In 1968, when I turned 21, I didn’t rush to the nearest bar, because drinking was for losers. Instead, I got a tattoo. I didn’t actually know any other women with tattoos, but Dona, my best friend at the time, thought it was a good idea as well and even decided to get one herself. We nibbled on a little something just in case of pain, and off we rode on the back of our boyfriends’ hogs up to Lyle Tuttle’s tattoo parlor on the Sunset Strip. (Now long gone, and Tuttle himself died last year at the age of 87.)
Because all appearances to the contrary, I tended to play it safe...
Dona got a marijuana leaf tattooed within her bikini line; I opted for a ‘shroom (for obvious reasons) on my left inner ankle. Because all appearances to the contrary, I tended to play it safe: when someone offered me a joint, not being a fan of angel dust, I’d take one hit and wait to see how it affected me before taking another; when someone offered me a pill, I’d often take half first — and if it was a capsule, even going so far as to stuff one half with a bit of bread to keep it closed before swallowing it. And so it was that when I became a court reporter years later, it was easy enough to wear skirts and high heels and just hide my ink with a Band-Aid. But usually I left it uncovered, and when I wanted to draw attention to it, I’d add a jingly anklet or two.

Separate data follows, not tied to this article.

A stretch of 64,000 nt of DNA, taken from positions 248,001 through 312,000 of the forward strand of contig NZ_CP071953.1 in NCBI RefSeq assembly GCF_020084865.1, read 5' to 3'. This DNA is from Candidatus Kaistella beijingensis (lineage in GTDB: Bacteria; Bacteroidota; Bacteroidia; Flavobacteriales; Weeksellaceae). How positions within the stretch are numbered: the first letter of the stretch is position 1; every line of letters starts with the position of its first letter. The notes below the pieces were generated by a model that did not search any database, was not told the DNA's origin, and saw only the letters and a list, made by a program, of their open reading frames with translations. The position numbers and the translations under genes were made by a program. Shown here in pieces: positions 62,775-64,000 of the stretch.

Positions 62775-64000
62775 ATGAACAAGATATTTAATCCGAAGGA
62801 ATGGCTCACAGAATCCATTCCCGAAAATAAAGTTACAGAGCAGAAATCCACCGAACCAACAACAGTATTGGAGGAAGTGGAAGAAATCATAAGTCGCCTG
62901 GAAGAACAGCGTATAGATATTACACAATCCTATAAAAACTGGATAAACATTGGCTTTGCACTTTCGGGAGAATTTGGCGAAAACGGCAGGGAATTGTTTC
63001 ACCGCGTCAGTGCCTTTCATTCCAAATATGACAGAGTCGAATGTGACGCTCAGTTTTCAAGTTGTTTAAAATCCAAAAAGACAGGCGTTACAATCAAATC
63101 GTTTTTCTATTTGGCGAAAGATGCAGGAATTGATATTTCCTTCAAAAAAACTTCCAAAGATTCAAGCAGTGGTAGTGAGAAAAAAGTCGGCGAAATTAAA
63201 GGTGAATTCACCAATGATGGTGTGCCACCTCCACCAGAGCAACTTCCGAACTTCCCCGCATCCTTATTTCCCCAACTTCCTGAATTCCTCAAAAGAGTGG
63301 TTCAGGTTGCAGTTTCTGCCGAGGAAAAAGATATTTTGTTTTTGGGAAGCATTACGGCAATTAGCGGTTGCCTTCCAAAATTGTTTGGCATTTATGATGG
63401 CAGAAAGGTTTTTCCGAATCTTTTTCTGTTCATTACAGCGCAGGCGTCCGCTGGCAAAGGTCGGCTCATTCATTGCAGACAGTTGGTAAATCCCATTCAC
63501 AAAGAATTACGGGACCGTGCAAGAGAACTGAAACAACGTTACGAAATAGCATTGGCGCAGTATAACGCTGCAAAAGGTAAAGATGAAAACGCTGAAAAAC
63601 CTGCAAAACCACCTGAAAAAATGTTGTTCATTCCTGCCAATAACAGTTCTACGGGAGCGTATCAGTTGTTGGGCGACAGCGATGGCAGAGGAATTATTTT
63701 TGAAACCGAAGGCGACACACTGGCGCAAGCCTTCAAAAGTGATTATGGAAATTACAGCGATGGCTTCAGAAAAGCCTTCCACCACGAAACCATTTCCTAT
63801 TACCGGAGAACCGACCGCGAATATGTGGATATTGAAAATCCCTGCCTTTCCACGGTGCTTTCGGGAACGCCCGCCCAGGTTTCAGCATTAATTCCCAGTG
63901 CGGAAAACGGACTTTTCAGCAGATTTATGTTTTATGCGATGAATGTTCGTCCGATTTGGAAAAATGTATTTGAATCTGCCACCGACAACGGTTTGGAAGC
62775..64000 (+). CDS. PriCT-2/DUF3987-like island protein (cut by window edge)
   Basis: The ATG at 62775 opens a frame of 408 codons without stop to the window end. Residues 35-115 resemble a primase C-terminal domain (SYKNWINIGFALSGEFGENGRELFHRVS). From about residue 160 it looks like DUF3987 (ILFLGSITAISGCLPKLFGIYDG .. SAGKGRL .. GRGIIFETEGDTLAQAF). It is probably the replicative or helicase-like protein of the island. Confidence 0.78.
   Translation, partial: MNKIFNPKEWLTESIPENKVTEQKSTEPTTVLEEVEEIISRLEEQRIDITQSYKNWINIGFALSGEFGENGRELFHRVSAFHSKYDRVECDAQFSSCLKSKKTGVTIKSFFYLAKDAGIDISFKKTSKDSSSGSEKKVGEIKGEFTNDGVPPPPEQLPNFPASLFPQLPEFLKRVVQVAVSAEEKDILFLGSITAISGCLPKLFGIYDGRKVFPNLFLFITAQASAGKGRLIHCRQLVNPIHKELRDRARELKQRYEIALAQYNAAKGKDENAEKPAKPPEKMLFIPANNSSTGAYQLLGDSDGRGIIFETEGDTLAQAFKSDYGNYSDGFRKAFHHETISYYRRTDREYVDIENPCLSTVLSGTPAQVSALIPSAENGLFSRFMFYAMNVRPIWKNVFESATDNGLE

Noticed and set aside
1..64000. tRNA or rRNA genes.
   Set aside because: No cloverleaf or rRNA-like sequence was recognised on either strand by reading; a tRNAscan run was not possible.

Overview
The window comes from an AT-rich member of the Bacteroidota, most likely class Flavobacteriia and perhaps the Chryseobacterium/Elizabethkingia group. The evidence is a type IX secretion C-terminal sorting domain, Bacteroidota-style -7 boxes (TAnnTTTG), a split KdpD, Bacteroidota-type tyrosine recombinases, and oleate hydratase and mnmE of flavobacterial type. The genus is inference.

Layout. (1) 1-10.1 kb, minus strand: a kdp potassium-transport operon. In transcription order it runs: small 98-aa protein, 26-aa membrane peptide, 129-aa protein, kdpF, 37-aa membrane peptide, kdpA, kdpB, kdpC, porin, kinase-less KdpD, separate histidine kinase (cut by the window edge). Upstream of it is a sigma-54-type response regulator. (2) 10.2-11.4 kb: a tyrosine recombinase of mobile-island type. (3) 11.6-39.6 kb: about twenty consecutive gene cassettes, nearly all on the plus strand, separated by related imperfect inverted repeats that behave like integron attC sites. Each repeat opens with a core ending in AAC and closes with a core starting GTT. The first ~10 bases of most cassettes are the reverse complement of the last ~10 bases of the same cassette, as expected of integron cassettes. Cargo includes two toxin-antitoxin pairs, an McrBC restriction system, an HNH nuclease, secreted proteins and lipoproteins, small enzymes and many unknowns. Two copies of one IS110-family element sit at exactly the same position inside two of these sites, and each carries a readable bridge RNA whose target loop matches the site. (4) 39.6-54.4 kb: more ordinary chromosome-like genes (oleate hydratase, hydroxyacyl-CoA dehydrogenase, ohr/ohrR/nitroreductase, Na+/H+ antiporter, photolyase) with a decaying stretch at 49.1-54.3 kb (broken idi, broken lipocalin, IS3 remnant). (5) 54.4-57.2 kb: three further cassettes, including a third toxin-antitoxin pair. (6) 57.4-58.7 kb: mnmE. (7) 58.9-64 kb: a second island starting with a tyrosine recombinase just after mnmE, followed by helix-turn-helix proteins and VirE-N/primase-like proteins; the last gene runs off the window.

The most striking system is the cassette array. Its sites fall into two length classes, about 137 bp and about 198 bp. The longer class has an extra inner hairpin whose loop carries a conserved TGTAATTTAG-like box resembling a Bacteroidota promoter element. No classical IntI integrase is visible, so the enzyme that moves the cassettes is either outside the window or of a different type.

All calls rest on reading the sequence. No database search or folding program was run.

I have not for one moment regretted getting my tattoo. It was never as pretty as today’s tattoos, and it’s now kind of blurred and saggy, like the rest of me. (The featured image is how I wish it still looked.) But it’s a reminder of a time, a place, and a state of mind I don’t ever want to forget, of psychedelia, of a defiant me that still exists, albeit without the need to advertise.
In fact, 12 years ago, for my 60th birthday, I went back to the island on which I’d lived and raised my daughter during the ’80s and had “Kauai” tattooed under my mushroom. I don’t regret that, either — even though I no longer want to live there, I just want to remember how I felt when I did. Who knows what I’ll do for my 75th … my big toe is still pretty firm and smooth. Hmmm …
And now, for your listening pleasure, a great earworm from the Rolling Stones’ “Tattoo You,” released in 1981. And P.S., surprisingly enough, none of the Stones have tattoos — at least not to my personal knowledge.
Artist, writer, storyteller, spy. Okay, not a spy…I was just going for the rhythm.
I call myself “an inveterate dabbler.” (And my husband calls me “an invertebrate babbler.”) I just love to create one way or another. My latest passion is telling true stories live, on stage. Because it scares the hell out of me.
As a memoirist, I focus on the undercurrents. Drawing from memory, diaries, notes, letters and photographs, I never ever lie, but I do claim creative license when fleshing out actual events in order to enhance the literary quality, i.e., what I might have been wearing, what might have been on the table, what season it might have been. By virtue of its genre, memoir also adds a patina of introspection and insight that most probably did not exist in real time.